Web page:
Will is probably the smartest pooch that ever crossed our doorstep. I admit that I am bias, but there are so many actions I witnessed her do, too many to line up in this post, that confirm to me that she is special. Once, at the dog park, her buddy Kiwi had a stick she badly wanted. Kiwi was still a pup then, weaker and submissive, but nevertheless Will heeded the golden rule that possession equals ownership and did not force it from her. Instead, she walked a few feet away and sniffed the ground so intensely that Kiwi joined in, dropping the stick in the process, which Will instantly ran to and snatched. Another time she took ingenuity a step further: swimming side by side with another dog, she raised her paw and dunked his head under water to make him release the stick he was retrieving back to shore. Again, she grabbed it the moment her friend let go of it, swam to shore and placed it right in front of my feet – grinning I swear.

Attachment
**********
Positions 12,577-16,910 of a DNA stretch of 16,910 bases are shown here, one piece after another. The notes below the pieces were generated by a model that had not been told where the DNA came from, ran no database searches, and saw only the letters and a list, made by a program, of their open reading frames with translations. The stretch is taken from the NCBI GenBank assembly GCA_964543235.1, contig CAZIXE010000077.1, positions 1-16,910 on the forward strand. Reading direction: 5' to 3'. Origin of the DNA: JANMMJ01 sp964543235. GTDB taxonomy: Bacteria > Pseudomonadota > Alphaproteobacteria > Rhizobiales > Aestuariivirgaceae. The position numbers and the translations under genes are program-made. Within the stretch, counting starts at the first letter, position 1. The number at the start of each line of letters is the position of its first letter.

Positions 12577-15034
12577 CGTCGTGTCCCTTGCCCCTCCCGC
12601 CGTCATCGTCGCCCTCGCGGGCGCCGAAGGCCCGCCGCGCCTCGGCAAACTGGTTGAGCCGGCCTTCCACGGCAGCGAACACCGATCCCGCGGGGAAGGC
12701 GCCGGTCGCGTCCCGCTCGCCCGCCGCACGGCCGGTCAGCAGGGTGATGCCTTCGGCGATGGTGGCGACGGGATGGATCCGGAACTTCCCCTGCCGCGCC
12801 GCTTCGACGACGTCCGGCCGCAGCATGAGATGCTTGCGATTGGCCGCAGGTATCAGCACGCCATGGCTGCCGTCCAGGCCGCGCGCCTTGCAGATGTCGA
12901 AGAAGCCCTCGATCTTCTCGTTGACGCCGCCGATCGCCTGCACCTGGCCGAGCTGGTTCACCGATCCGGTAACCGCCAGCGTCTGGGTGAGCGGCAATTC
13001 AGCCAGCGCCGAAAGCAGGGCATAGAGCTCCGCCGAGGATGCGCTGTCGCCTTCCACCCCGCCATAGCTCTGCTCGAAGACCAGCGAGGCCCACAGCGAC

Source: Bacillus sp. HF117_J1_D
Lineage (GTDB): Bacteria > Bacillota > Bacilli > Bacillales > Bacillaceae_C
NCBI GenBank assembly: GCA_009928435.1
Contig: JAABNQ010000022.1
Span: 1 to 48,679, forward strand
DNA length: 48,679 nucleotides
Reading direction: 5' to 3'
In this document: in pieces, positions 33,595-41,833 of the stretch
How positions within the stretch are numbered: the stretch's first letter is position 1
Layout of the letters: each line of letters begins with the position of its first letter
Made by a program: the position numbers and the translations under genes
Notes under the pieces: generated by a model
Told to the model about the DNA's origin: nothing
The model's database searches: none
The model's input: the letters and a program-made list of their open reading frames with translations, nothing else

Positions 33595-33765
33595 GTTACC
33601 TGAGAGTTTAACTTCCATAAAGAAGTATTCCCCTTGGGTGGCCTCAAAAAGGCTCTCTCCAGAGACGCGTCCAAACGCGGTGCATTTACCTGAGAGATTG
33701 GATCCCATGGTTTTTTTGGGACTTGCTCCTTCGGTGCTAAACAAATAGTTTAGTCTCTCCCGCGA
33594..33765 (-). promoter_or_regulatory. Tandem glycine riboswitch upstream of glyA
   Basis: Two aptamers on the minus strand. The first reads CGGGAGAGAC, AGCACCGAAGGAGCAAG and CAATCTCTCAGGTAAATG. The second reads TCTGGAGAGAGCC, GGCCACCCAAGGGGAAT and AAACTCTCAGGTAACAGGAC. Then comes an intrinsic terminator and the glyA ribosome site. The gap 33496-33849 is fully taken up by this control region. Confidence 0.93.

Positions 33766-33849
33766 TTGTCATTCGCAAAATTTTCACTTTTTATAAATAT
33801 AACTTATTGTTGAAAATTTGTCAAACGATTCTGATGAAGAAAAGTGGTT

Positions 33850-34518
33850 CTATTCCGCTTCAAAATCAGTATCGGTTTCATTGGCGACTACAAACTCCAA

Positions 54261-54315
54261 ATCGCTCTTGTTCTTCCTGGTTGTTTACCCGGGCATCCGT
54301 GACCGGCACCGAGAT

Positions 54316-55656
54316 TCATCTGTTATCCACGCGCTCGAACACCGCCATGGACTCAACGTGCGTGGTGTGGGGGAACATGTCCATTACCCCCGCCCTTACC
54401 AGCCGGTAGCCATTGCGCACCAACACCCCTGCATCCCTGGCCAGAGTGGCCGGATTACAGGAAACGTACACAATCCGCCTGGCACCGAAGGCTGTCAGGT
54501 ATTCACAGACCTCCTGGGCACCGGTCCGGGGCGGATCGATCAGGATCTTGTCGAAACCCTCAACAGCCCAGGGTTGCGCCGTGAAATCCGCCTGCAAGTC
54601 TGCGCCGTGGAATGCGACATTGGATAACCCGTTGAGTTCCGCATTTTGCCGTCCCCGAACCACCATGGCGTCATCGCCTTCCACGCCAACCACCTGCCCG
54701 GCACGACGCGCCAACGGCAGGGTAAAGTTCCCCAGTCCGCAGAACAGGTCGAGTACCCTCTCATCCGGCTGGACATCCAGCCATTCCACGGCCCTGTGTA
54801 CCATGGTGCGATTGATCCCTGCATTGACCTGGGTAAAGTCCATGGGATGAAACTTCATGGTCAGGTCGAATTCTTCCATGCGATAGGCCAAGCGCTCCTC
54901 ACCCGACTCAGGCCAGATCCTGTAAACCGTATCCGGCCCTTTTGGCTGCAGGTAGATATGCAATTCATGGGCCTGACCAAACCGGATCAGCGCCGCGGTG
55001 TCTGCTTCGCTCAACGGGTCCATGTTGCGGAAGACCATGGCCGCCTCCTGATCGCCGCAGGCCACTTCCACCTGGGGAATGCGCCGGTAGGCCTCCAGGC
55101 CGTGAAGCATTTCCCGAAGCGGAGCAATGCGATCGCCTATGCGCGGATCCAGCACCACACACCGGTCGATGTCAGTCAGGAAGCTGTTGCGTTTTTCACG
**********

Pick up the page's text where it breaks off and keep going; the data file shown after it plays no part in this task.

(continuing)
In my line of work I frequently hear tales of canine tricksters that hoodwink to get what they want. A common one is the pooch barking out the window at nothing to entice his canine cohabitant off the sofa, so he can hog the cushiest spot himself. Anecdotal evidence regarded with skepticism by science purists, but I believe because I meet many dogs with exceptionally connected brain cells – and lately more often than I used to.
It appears that dogs are smarter these days, and not just the intelligent poodles, collies and shepherds. Pure-blooded ones of all breeds, and mutts, are in Dr. Phil’s words plugged in. They are attentive, coiled for action, and learn in a flash. Perhaps, I pondered, this is an evolutionary result of humans beginning to perceive dogs differently? Not like brawny, status-challenging predators, but more… here it goes, what heresy, anthropomorphically?